Mainstreaming Climate Change in Development Planning and Implementation
The climate change debate has confused mostly policy makers, decision makers and programmers on what to prioritise. In Africa and Zimbabwe in particular climate change still remains a myth and an unpopular subject that is viewed as only affecting the developed nations. The few players that are engaging in climate change programming run the risk of "adaptation with little knowledge" due to the scarcity of information on climate change. DRI, in partnership with United Nations Volunteer have launched a virtual school programme on mainstreaming climate change in development planning and implementation. The short-term course is targeted at programme managers, policy makers, planners, community based leaders, opinion leaders, researchers. It gives participants the chance to get the story straight from researchers at one point, just a click away, at: Development Reality Institute.
The introductory on-line course presents Earth's climate system and explores the science and politics of global climate change. This 4 weeks course consists of 4 modules released on the website at a rate of one module per week. Course topics include the Introduction to Climate Change: The Science behind the Phenomenon, the science and politics of global warming, Policy and Regulation, climate change impacts on Africa and Zimbabwe, Climate Risks to Development Projects, Conclusion and Next Steps (way forward). All the reading, course material and assessments are on-line; there are no regularly scheduled class meetings. DRI provides printable lecture notes, a virtual forum for students to engage in discussion groups, weekly group and individual assignments as well as links to additional material. This is an introductory course and there are no prerequisites.
The course aims at capacity building of development partners for interpretation, comprehension and mainstream of climate change in development issues within their communities.
- To educate participants on the danger posed by climate change and its implications that call for action.
- To spearhead discussions on adaptation strategies to climate change in Zimbabwe and Southern Africa.
- To allow participants to share experiences on climate change, environment and development and the politics of global climate change.
- To raise awareness on the climate proofing and mainstreaming tools that have been developed for mitigation and adaptation strategies.
Method of Teaching
This is an on-line course: all course materials are available on-line. Learning methods include printable lecture notes, guided discussions, weekly assignments, on-line short quizzes at the end of each chapter, case study and project, group work and links to additional material. Participants also receive a number of electronic mails from our team throughout the duration of the programme of varying subject line that may include: a summary of each new module uploaded on the Virtual School; and important announcement.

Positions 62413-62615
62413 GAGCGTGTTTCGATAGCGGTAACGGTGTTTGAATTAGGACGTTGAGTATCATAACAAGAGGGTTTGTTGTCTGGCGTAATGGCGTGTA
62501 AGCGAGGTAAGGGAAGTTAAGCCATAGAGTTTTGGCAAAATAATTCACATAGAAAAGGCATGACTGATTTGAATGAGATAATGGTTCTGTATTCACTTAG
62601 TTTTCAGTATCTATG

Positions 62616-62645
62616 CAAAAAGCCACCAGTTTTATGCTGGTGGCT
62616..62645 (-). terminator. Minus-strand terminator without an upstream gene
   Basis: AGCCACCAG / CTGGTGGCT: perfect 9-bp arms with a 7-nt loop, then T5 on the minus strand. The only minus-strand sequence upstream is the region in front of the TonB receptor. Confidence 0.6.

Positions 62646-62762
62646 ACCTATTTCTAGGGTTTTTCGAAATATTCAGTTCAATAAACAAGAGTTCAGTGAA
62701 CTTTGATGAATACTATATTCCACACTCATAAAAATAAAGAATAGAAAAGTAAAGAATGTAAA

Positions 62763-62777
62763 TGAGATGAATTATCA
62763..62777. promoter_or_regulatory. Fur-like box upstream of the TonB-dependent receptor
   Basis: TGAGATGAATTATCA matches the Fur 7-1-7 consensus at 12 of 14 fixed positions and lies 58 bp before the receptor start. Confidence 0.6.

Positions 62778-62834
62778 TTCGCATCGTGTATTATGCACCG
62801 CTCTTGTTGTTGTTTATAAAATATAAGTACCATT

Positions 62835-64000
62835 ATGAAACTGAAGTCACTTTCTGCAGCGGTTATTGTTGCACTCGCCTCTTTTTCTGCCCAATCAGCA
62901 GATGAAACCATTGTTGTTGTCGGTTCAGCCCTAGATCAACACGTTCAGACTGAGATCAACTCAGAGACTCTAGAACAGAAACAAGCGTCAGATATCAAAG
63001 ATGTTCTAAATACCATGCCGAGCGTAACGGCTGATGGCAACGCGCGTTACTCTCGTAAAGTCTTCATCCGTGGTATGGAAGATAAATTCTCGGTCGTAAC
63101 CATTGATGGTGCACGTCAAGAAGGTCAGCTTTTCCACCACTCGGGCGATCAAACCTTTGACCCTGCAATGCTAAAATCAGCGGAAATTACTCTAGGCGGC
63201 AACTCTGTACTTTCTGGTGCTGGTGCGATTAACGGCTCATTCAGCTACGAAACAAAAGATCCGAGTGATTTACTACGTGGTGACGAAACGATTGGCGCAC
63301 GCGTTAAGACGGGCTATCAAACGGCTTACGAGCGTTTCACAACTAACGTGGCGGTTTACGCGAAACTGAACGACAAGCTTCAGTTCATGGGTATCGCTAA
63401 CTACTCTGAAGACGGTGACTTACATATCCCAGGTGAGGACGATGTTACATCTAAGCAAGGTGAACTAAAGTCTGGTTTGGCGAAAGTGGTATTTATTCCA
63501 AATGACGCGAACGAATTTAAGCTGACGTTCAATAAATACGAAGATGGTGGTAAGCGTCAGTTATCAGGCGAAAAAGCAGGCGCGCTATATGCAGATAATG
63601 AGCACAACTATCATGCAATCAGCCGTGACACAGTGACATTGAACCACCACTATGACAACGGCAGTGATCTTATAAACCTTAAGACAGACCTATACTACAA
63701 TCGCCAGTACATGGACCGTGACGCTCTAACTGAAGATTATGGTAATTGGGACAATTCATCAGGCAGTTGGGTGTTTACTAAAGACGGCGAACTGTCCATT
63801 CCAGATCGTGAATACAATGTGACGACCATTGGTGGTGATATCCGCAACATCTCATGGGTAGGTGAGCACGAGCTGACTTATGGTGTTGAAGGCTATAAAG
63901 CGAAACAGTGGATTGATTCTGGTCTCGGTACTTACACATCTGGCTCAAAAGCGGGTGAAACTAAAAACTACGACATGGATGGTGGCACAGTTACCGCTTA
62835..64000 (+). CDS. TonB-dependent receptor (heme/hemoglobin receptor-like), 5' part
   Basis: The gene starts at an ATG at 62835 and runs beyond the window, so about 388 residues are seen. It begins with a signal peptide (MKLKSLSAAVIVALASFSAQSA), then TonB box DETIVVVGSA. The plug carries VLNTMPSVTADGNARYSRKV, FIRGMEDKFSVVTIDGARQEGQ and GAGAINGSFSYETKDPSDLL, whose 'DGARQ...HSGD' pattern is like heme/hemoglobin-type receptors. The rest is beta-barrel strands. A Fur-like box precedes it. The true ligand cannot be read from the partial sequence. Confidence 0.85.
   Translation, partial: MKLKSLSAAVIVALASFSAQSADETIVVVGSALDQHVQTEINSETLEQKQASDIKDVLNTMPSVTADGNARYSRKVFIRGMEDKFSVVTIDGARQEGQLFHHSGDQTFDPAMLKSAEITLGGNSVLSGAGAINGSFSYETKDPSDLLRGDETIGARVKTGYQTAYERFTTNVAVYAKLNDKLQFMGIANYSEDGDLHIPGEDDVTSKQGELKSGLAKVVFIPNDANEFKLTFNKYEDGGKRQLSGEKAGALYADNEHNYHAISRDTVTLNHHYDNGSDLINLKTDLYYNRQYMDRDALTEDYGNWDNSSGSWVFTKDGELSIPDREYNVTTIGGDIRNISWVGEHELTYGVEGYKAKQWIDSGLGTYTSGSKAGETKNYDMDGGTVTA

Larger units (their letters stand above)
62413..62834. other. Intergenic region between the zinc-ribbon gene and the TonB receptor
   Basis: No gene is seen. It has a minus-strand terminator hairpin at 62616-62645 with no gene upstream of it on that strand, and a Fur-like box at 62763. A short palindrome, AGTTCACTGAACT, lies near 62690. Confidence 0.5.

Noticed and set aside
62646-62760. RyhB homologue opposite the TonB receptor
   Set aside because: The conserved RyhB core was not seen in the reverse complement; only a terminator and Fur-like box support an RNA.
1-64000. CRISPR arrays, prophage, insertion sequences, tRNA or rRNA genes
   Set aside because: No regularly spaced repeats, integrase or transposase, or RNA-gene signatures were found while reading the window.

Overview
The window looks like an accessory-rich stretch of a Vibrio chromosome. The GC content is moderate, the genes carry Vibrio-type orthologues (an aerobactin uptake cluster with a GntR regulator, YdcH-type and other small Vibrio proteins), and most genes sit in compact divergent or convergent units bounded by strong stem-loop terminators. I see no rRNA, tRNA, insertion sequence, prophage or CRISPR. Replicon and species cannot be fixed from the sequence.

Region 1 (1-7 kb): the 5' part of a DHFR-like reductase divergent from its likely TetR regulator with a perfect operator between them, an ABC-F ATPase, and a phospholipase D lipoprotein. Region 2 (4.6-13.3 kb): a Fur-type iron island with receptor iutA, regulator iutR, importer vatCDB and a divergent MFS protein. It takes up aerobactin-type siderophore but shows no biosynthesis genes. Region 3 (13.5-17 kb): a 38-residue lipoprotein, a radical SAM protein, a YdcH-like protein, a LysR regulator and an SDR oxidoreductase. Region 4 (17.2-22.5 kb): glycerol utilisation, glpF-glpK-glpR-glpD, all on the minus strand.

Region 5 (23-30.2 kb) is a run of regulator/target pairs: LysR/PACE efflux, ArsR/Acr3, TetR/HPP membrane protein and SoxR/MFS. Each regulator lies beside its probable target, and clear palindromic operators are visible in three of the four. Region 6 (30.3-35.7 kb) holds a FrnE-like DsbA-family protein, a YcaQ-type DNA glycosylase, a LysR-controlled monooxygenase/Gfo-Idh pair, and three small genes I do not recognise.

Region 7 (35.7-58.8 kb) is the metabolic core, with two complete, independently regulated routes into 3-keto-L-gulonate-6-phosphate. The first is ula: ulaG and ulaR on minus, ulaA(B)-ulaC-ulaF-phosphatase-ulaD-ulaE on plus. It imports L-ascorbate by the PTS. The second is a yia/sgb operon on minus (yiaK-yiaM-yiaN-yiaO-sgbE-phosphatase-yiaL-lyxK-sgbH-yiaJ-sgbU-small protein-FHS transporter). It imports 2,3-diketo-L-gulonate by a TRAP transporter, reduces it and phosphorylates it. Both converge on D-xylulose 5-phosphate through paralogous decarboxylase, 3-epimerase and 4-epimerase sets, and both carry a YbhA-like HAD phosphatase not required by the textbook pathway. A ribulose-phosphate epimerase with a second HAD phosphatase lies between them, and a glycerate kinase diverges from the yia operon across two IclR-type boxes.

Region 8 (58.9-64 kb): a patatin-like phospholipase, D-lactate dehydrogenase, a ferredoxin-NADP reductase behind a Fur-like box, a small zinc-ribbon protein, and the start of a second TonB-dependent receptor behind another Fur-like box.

Grading: 30% for thoughtful participation in on-line discussions; 40% successful completion of weekly assignments (i.e. writing a short essay or position piece, outside web-based research on class topics, etc); 10% Short quizzes at the end of each chapter short answer; and 20% group work.
The course is 4 weeks; we introduce a module per week for a total of four (4) modules. Each lesson requires about 2 hours to complete - including reading, a short assignment, discussion and group work.
Week 1: Introduction to Climate Change: The Science behind the Phenomenon
- What is Climate Change
- Impacts of a changing climate
- Greenhouse Gases: An Overview
- The Role of Carbon Dioxide
- The Role of Methane, -Major Uncertainties
- The link between the science, the effects and development
- Key economic impact issues
- Vulnerability and coping with impacts
Week 2: The science and politics of global warming; Policies and Regulations
- Climate change effects on development in Africa: Relevance of climatic hazards to environmental impact assessments and to other economic sectors; Management of climate hazards for projects Liability of emissions - CO2 Emissions; Human Emissions of CO2; How Much Carbon in the Ground?
- International response to climate change UNFCCC: Outline of the treaty; The Kyoto Protocol; 'Post 2012' and the Bali Roadmap'; COP 15.
- Who then is affected most, rich or poor countries?
Week 3: Climate change impacts on Africa and Zimbabwe, Climate Risks to Development Projects
- Case studies
- Mitigation and adaptation practices
- Clean Development Mechanism (CDM): How does it work; CDM project cycle and Players involved, Opportunities and Challenges
Week 4: Living with Climate Change
- Costs associated to reduction of carbon emissions
- Technologies for carbon emission reduction
- Implications of climate change for disaster risk management in africa
- Integrating climate change and risk management
Successful e-Course participants receive a certificate from DRI/UNV after successful completion of the course.
- US$40 to cover for Learning Materials and Certificate
- Prospective participants can apply for DRI Scholar Grants to cover the Costs. The grant only covers a limited number of participants and DRI reserves the rights to award them to selected applicants.
Method of Payments
Payments can be made by Bank Transfer or Cheques to:
Account Name : Development Reality Institute
Account Number : 8700207797901
Bank : Standard Chartered Bank
Branch : Africa Unity Square
Visit Us at :
Development Reality Institute
Glenara Avenue, South, Eastlea
Cell: 263 773 460 466 / 263 772 484 885
This course is brought to you courtesy of: Development Reality Institute (DRI); United Nations Volunteers (UNV); Youth Empowerment Trust; Swedish International Development Agency (SIDA); African Capacity Building Foundation (ACBF), ZERO Regional Environment Organisation and the Ministry of Higher and Tertiary Education.